But the calling of which Paul speaks here, has a wide meaning, for it is not to be confined to the manifestation of election, of which mention is presently made, but is to be set simply in opposition to the course pursued by men; as though Paul had said, — “The faithful attain not religion by their own efforts, but are, on the contrary led by the hand of God, inasmuch as he has chosen them to be a peculiar people to himself.” The word purpose distinctly excludes whatever is imagined to be adduced mutually by men; as though Paul had denied, that the causes of our election are to be sought anywhere else, except in the secret good pleasure of God; which subject is more fully handled in the first chapter to the Ephesians, and in the first of the Second Epistle to Timothy; where also the contrast between this purpose and human righteousness is more distinctly set forth. 268268     Hammond has a long note on the expression, κατὰ πρόθεσιν and quotes Cyril of Jerusalem, Clemens of Alexandria, and Theophylact, as rendering the words, “according to their purpose,” that is, those who love God, — a construction of itself strange, and wholly alien to the whole tenor of the passage, and to the use of the word in most other instances. Paul has never used the word, except in one instance, (2 Timothy 3:10,) but with reference to God’s purpose or decree, — see Romans 9:11; Ephesians 1:11; Ephesians 3:11; 2 Timothy 1:9. It seems that Chrysostom, Origen, Theodoret, and other Fathers, have given the same singularly strange explanation. But in opposition to these, Poole mentions Ambrose, Augustine, and even Jerome, as regarding “the purpose” here as that of God: in which opinion almost all modern Divines agree.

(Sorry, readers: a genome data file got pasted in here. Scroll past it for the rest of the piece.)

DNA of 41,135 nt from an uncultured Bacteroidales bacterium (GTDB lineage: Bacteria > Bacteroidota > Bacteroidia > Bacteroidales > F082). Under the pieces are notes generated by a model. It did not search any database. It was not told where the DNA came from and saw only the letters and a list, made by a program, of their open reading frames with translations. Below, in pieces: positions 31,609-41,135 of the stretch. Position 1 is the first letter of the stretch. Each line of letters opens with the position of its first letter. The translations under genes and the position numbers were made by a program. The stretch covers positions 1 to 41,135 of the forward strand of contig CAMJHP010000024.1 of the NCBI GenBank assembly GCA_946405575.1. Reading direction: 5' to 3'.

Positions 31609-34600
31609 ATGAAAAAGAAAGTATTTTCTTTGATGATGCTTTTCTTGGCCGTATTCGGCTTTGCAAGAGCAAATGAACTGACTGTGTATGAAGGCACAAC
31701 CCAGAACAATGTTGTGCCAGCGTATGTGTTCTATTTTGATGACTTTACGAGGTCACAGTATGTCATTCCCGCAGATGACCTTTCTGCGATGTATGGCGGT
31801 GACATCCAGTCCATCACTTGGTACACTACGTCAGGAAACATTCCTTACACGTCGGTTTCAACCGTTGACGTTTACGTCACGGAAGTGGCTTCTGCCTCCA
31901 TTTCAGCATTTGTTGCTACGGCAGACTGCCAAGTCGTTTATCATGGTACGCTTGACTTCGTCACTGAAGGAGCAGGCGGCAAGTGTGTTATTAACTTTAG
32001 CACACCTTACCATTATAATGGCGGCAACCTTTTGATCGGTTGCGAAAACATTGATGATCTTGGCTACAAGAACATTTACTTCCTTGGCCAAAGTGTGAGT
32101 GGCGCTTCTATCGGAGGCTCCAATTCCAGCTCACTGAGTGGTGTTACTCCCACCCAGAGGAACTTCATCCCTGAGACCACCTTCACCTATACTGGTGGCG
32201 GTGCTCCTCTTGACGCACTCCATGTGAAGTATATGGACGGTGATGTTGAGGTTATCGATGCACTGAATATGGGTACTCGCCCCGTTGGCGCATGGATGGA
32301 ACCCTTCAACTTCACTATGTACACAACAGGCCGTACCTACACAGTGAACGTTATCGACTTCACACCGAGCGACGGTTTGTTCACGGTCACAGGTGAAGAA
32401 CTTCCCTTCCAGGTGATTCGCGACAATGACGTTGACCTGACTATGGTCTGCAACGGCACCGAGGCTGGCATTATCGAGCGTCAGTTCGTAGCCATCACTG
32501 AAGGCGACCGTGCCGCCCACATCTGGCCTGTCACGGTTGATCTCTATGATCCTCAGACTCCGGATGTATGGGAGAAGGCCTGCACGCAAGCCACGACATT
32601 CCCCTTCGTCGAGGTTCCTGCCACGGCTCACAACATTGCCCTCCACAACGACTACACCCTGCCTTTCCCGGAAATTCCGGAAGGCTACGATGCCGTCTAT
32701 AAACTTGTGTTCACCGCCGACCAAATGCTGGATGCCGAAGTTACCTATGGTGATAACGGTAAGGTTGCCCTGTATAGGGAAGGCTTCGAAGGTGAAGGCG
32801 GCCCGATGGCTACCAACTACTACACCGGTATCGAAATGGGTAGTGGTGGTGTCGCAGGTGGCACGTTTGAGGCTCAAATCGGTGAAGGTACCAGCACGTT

Grotius very justly observes, that κλητοὶ, the called, according to the language of Paul, mean those who obey the call, (qui vocanti obediunt) and refers to Romans 1:6; 1 Corinthians 1:24; Revelation 17:14. And Stuart says that the word has this meaning throughout the New Testament, except in two instances, Matthew 20:16. and Matthew 22:14, where it means, invited. He therefore considers it as equivalent to ἔκλεκτοι, chosen, elected, or true Christians. — Ed.
Paul, however, no doubt made here this express declaration, — that our salvation is based on the election of God, in order that he might make a transition to that which he immediately subjoined, namely, that by the same celestial decree, the afflictions, which conform us to Christ, have been appointed; and he did this for the purpose of connecting, as by a kind of necessary chain, our salvation with the bearing of the cross.